My name is Elianne Farhat (she/her). I’m the executive director at TakeAction Minnesota.
At TakeAction Minnesota, our values are at the center of everything we do, and they drive our work. We believe in the inherent worth of every person – no exceptions, no qualifiers. We believe we live in an abundant world with more than enough for all of us. We believe our liberation is tied together. And we believe in the power of people.
The COVID-19 public health emergency has laid bare how broken and out of sync our system is with those values. This is not news to many of us.
Our democracy and economy are built on white supremacy, misogyny and imperialism. They’re not designed to work for Black and Indigenous people, for people of color, for poor and working class people, for women, or for queer and trans folks.
For many of us, the failure of our systems to care for our loved ones and ourselves is not particularly shocking, but we are feeling it very sharply right now.
In fact, early reports show that people of color are contracting and dying of COVID-19 at an alarmingly disproportionate rate compared to white folks, and also represent the majority of essential workers doing the riskiest jobs right now. Women are both overly represented in the number of people recently laid off and on the frontlines of responding to the crisis, as they make up two-thirds of all heath care providers.
For others who are not already living so closely to the pain of a system designed to work best for the wealthy and elite few, these times are showing just how close to the edge we all are.
Unemployment is skyrocketing. More than 16 million people filing for unemployment in America in the last three weeks, and economists expect us to hit a staggering 15% unemployment by the end of the month. The speed and scale of job loss is unprecedented, and our families and communities are already reeling from this massive disruption.
A survey of hundreds of our members reflects what I’m seeing in my own family and in the news: Minnesotans across age, race, zip code and income are worried about accessing healthcare, losing hours at work or getting laid-off, and being unable to pay for housing, food and basic supplies.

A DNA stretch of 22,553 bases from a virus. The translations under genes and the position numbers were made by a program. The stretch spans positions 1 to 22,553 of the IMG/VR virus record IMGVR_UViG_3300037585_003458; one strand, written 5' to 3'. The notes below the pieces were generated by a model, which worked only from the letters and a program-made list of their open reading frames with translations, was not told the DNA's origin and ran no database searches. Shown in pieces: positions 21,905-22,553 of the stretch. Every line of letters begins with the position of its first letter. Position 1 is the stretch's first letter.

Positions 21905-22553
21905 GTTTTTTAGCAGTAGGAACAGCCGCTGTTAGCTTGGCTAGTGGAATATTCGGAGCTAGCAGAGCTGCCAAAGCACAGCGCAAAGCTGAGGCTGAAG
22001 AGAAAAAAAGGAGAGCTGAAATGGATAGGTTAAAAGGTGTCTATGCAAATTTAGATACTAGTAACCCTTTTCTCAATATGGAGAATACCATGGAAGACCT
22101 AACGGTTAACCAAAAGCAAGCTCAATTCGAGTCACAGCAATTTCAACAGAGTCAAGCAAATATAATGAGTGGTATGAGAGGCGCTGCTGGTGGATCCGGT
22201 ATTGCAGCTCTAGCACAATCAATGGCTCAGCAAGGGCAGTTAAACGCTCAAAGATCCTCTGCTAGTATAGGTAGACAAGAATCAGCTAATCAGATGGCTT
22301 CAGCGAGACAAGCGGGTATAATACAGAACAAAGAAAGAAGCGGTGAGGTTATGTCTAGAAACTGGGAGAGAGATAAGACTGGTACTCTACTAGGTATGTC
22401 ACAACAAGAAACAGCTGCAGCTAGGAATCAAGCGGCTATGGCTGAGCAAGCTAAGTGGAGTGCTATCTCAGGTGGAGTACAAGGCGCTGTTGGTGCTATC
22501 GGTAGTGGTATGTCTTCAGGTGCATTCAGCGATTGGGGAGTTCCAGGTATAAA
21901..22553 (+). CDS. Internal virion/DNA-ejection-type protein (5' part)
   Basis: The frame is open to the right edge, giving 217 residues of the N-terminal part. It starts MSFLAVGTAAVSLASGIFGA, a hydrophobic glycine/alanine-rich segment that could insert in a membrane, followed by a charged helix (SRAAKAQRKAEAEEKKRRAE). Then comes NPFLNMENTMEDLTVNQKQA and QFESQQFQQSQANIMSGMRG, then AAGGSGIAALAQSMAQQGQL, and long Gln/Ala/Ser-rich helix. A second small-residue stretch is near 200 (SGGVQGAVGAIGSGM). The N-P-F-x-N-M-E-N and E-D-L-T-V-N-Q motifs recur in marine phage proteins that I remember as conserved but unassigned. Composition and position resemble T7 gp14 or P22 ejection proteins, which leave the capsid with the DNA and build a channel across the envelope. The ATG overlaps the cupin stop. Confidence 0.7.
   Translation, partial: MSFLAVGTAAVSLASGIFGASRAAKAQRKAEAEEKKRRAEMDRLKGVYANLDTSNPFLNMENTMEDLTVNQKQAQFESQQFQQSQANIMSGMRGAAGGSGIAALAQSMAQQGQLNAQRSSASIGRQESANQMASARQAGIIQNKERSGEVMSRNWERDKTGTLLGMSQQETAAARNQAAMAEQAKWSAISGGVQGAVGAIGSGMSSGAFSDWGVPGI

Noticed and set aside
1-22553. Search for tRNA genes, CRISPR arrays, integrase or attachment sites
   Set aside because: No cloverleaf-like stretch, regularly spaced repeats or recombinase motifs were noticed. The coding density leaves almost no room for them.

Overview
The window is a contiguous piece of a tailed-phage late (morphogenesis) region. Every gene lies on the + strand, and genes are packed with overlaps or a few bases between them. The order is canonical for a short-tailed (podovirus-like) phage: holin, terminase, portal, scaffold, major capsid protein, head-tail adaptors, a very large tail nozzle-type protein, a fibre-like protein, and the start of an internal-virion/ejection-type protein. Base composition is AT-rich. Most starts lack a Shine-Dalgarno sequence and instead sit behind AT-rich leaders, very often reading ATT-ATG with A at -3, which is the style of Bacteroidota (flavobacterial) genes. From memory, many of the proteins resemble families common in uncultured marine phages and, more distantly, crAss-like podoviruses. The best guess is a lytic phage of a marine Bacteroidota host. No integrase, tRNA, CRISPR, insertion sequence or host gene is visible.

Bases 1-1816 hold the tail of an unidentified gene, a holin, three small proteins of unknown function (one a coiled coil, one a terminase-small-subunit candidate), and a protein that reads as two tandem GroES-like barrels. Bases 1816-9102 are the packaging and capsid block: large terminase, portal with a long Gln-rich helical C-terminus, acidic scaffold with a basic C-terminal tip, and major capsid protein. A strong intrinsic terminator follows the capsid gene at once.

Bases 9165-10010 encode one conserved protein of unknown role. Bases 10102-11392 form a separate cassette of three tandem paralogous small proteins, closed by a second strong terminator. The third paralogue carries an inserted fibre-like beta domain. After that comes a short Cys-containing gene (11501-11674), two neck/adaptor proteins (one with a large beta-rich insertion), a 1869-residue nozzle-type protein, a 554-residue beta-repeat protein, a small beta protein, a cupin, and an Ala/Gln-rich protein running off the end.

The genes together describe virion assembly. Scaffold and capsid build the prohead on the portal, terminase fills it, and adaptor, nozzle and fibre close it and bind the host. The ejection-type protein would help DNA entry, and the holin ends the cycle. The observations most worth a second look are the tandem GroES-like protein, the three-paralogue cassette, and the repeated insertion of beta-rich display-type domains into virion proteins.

We are all hurting, grieving, and trying to make sense of a world turned upside-down.
The COVID-19 pandemic is a global crisis at a scale most of us have never experienced, and it will take years to recover. But it’s important to remember that we have seen this coming.
From the global rise of right-wing nationalism to willful inaction on climate change, the ideology and infrastructure that got us here was built over decades by a small group of organized individuals and institutions solely focused on hoarding power, wealth, and resources at all costs. They spread messages about who’s in and who’s out in our society, and they use fear, sexism, and racism to divide us and enshrine their control.
We are clearly in troubling political times. We know we are going to get through this crisis together – or not at all.
At every level of government, Republican elected officials and leaders – from Donald Trump to Mitch McConnell, from Jason Lewis to Paul Gazelka – are the reason we are in a public health emergency. It didn’t have to be this way.
Donald Trump ignored reports from January and February warning of the threat. And throughout March he spread misinformation about the dire risk we were facing, suggesting people should get sick to prop up our already broken economy. This radical right-wing talking point was echoed by Texas’ Lt. Governor, who argued old people should volunteer to die to save the economy.
Republican leaders are actively spreading lies in a national echo chamber to confuse, distract, and avoid blame. Mitch McConnell is blaming impeachment proceedings for being a distraction. Meanwhile, Jason Lewis and Paul Gazelka are seeking to score political points by performing concern for our communities, hoping we forget their long records of cutting health care and benefits for working families.
For me, the pictures showing long lines of people in Wisconsin risking their lives by waiting to vote in their primary this past Tuesday, April 8, were – in the words of Justice Ruth Bader Ginsburg – “mind boggling.” Yet, instead of supporting Minnesota’s measures to ensure that our health and right to vote are protected in November’s election, Minnesota GOP Party Chair Jennifer Carnahan had the audacity to claim Secretary of State Steve Simon’s smart election protection plan was an effort to influence election results.
The political grandstanding is outrageous, misleading, and dangerous. It shows the deep-seated ideological commitment on the right to put the economy and profits before people and a deep lack of courage to hold Donald Trump accountable for criminal, unethical actions.
Two weeks ago, we finally began to see meaningful progress towards bringing real relief to Minnesotans. Emergency legislation passed at both the Minnesota State Capitol and in D.C. While something is definitely better than nothing, neither deal is enough.
In Minnesota, the legislature passed a $330 million emergency response bill. It’s a compromise bill, and “compromise” always means the most vulnerable in our communities are left out. This time is no different. Republicans, led by House Minority Leader Kurt Daudt and Senate Majority Leader Paul Gazelka, blocked an increase to working families via our Minnesota Family Investment Program; blocked granting the Department of Human Services the temporary emergency authority they need to protect us; and blocked the Family Homelessness Prevention and Assistance Fund.